"Come for the weather, stay for the history." Top 5 Page for this destination Malta by antistar

Malta Travel Guide: 257 reviews and 709 photos

From temples to tourism, Malta's history stretches back thousands of years. Its location, slap bang in the middle of the Mediterranean, has dragged the island into the influence of every regional power, and some of those beyond. First the Greeks and Phoenicians of the Levant, then the Romans, then the Vandals from East Europe, then the Byzantines from Turkey, then the Islamic Fatimids from North Africa, then the Normans who rented it out to the Germans, French and Spanish among others.

But it was the Knights of Malta and the British who left the biggest imprint on the islands. The Knights created urban Malta. The area which spreads out around Valletta and forms an urban "city" is officially a patchwork of small towns, but in reality a city of around 200,000 people with Valletta as its old town centre.

The Knights came to Malta to halt the spread of the Ottoman Turks. They built a fortress city on Birgu, one of the Three Cities that overlooks the Grand Harbour. It was a perfect spot to defend the island from. But the Ottomans landed on the peninsula opposite and proceeded to lay siege to the Knights. The Knights were successful, but once they had cleared out the Ottomans they built a new fortress city on that peninsula so they could never be attacked in that way again. This city became Valletta, the new capital of the island.

After a brief rule by Napoleon, Malta voluntarily became a member of the British Empire. This was a double-edged sword for the Maltese, for while it brought them protection from hostile neighbours, like Italy, it also made them a target for the enemies of Britain. During World War 2 Malta nearly starved to death, and had more bombs dropped on them in 12 days than all of Britain during one month at the height of the German Blitz.

Malta almost became a part of Britain, an actual part like Cornwall or Wales, not an overseas territory like Gibraltar. But this opportunity was narrowly voted down and instead Malta became an independent country. Despite this the British influence remains to this day. English is a national language spoken by all in addition to Maltese. Many shops and companies are recognizably British, like British Home Stores and Arriva Buses. They drive on the left and even keep their red post and telephone boxes long after Britain replaced them.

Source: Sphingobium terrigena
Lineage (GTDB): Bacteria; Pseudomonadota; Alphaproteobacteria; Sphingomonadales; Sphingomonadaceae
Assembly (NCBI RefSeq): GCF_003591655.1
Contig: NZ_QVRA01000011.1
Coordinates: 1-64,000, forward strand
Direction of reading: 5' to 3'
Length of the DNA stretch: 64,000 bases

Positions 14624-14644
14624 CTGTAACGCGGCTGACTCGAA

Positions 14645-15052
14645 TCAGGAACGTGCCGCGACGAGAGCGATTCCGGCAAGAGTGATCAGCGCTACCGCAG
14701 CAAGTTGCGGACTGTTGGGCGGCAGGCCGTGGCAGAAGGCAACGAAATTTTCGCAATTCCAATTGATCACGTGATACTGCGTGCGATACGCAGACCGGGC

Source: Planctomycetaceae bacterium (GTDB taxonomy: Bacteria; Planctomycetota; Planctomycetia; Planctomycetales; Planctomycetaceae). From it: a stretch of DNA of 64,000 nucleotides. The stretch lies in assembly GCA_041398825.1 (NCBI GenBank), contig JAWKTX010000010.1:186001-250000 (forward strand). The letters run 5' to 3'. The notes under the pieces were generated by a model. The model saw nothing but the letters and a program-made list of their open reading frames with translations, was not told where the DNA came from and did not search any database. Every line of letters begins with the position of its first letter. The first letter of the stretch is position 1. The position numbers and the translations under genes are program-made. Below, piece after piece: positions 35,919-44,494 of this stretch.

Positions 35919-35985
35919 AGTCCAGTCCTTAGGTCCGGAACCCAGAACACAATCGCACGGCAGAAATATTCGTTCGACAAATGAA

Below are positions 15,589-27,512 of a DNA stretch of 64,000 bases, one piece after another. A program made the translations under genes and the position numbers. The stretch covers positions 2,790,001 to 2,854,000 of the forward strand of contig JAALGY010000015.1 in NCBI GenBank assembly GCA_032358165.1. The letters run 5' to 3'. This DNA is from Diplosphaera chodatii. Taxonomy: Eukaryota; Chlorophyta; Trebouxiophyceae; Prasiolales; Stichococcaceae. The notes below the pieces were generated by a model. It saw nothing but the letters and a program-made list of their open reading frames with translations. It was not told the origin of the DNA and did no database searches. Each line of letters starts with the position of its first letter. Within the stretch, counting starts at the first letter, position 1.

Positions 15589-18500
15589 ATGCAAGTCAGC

Today Malta is a mecca for sun worshipers, but it's much more than that. The compact nature of the island, about the same size as your average city, makes it easy to see all the treasures it has to offer. With so many empires and so much history, you can see everything from neolithic standing stones to some of the most sumptuously decorated churches in Christendom. Malta was, and still is, a vitally strategic rock in the Mediterranean: a staging ground for invaders of Europe and European invaders of the Holy Lands.

If you want to come to Malta and sun all day and drink all night there are places for that: Paceville is party central. But you could easily spend a week just visiting the most important historical sights, and you'd only then just be skimming the surface. And once the island of Malta is done, you've still got Gozo to explore.

Pros and Cons
  • Pros:Weather, history, architecture, cost, friendly locals.
  • Cons:Food and tourist crowds.
  • Last visit to Malta: Dec 2012
  • Intro Updated Dec 9, 2013
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antistar

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